Next, we hope to emphasize the oft-ignored but highly emotional context in which higher education, and the entire discussion of educational technology, exists. The students we’ve interacted with face overwhelming anxiety related to school selection, major selection, course selection, graduation, student loans, and the seemingly critical “internship to job to happiness in life” promise. Learning has become associated with anxiety. We feel that the emotional qualities of these decisions and experiences need not be emotionally trying, and that technology can play a valuable role in eliminating anxiety during critical decision points.
Our qualitative research was conducted entirely with students in the state of Texas. Yet we see signals of our research findings within many of the large state school systems across the country, including California, Arizona, Florida, and Ohio. Graduation rates at these systems are consistently poor: for example, in 2010, only 25 percent of ASU students completed a bachelor’s degree within six years and only 7 percent finished in four years (McManus 2012). College students at these large universities are at a disadvantage, simply due to the size and scale of the school. Receiving personalized advice and support is difficult, and many students simply give up.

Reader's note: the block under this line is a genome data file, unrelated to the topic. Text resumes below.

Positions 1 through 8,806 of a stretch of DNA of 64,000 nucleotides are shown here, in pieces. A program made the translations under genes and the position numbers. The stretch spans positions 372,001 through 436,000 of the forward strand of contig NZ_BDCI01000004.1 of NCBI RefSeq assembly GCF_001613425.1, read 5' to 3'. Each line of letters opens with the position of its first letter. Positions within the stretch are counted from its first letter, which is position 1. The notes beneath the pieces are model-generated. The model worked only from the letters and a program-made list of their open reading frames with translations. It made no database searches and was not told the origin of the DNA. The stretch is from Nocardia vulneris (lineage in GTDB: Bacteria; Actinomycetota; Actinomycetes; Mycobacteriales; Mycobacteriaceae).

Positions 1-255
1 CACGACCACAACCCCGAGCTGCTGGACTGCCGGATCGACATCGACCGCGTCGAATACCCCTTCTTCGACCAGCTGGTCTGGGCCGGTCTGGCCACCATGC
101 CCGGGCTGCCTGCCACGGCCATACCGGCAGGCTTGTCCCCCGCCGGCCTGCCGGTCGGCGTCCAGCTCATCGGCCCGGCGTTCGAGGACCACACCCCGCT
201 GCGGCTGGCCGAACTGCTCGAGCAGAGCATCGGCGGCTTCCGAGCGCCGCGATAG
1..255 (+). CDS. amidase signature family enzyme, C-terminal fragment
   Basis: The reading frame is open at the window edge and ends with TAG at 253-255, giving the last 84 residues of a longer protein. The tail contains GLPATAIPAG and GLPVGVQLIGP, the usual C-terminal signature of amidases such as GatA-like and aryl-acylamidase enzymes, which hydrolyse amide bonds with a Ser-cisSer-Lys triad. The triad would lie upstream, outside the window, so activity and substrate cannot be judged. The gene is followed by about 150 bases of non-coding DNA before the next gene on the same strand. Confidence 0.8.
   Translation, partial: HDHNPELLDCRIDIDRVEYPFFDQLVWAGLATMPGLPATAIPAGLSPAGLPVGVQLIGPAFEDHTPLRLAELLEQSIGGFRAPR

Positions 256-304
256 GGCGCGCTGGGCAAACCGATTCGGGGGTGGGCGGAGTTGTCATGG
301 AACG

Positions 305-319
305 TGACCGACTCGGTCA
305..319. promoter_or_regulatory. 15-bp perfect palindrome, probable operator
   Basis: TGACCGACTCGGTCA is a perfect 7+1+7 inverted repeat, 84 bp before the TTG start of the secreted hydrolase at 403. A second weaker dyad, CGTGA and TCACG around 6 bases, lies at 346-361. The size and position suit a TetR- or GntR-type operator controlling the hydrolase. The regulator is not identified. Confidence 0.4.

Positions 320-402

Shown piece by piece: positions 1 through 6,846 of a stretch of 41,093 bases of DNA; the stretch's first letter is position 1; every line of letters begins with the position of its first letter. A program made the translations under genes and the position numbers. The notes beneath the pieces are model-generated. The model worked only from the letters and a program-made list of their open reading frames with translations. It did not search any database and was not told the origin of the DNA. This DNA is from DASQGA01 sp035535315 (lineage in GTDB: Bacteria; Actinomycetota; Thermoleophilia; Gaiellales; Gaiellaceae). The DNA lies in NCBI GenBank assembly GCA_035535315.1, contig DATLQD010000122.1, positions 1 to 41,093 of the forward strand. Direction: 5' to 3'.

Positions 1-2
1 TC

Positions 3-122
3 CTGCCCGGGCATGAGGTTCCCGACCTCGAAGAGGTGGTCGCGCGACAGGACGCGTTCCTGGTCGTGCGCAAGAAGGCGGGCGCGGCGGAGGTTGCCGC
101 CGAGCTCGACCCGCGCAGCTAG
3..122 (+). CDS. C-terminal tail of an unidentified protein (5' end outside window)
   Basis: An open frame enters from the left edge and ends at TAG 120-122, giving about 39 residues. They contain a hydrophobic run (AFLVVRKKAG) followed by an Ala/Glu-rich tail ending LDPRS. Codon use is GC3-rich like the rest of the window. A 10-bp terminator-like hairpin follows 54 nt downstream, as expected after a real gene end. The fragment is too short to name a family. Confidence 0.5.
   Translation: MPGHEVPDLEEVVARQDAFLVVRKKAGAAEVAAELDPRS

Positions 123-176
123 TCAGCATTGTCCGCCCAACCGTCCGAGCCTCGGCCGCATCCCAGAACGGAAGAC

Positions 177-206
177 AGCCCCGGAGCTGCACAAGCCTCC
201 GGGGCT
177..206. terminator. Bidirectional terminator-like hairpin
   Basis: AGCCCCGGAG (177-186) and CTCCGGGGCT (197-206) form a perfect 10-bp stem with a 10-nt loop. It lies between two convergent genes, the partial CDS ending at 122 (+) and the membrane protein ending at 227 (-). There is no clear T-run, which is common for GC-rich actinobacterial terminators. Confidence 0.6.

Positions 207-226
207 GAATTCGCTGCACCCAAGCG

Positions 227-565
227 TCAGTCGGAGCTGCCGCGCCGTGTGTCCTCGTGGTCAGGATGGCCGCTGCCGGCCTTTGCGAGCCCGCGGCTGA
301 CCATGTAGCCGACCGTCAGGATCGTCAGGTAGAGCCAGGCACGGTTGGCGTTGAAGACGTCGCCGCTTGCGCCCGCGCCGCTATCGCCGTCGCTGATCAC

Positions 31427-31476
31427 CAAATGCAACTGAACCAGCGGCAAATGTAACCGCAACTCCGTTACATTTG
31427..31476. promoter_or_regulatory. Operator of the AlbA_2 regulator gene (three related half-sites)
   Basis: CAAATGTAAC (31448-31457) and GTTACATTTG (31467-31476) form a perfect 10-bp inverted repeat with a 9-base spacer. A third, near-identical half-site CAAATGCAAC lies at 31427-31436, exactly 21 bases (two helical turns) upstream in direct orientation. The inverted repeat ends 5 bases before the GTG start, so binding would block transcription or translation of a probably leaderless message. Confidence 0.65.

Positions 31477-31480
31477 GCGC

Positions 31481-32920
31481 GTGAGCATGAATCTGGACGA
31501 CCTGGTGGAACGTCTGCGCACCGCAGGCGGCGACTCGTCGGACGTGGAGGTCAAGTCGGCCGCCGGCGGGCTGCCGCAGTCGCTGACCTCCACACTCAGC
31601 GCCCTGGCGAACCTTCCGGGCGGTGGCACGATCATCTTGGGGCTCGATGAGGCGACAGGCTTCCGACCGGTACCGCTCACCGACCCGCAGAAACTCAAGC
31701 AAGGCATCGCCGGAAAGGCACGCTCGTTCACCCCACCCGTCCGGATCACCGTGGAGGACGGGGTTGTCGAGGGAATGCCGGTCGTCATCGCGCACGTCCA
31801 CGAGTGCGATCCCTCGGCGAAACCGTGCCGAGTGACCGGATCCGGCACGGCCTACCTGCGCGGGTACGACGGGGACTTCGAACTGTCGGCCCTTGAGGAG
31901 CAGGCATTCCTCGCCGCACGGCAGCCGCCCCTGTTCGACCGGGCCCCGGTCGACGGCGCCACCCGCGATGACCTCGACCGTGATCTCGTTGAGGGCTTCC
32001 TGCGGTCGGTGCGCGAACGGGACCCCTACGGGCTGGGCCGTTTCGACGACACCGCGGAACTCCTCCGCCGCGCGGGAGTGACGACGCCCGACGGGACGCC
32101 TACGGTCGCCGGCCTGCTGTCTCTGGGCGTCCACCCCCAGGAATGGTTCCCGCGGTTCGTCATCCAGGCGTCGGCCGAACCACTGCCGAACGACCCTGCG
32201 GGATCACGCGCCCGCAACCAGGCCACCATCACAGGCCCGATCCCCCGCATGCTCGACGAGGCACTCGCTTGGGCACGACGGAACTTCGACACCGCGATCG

This is compounded by a narrative that we found almost ingrained in the millennials we spoke with. Students have been told that they are to follow a single, natural path from high school, to college, through major selection, to an internship, and finally, to a dream job (Pilon 2010). The reality, of course, is much messier and convoluted, with various life events and decisions changing the course and trajectory. Yet the academic policies and tools made available or mandated to students reinforce this one-size-fits-all mentality, and the disconnect is felt by student: when they reflect on their own experiences and compare them to the idealized versions presented, they use words to describe themselves like “behind” or “failure.”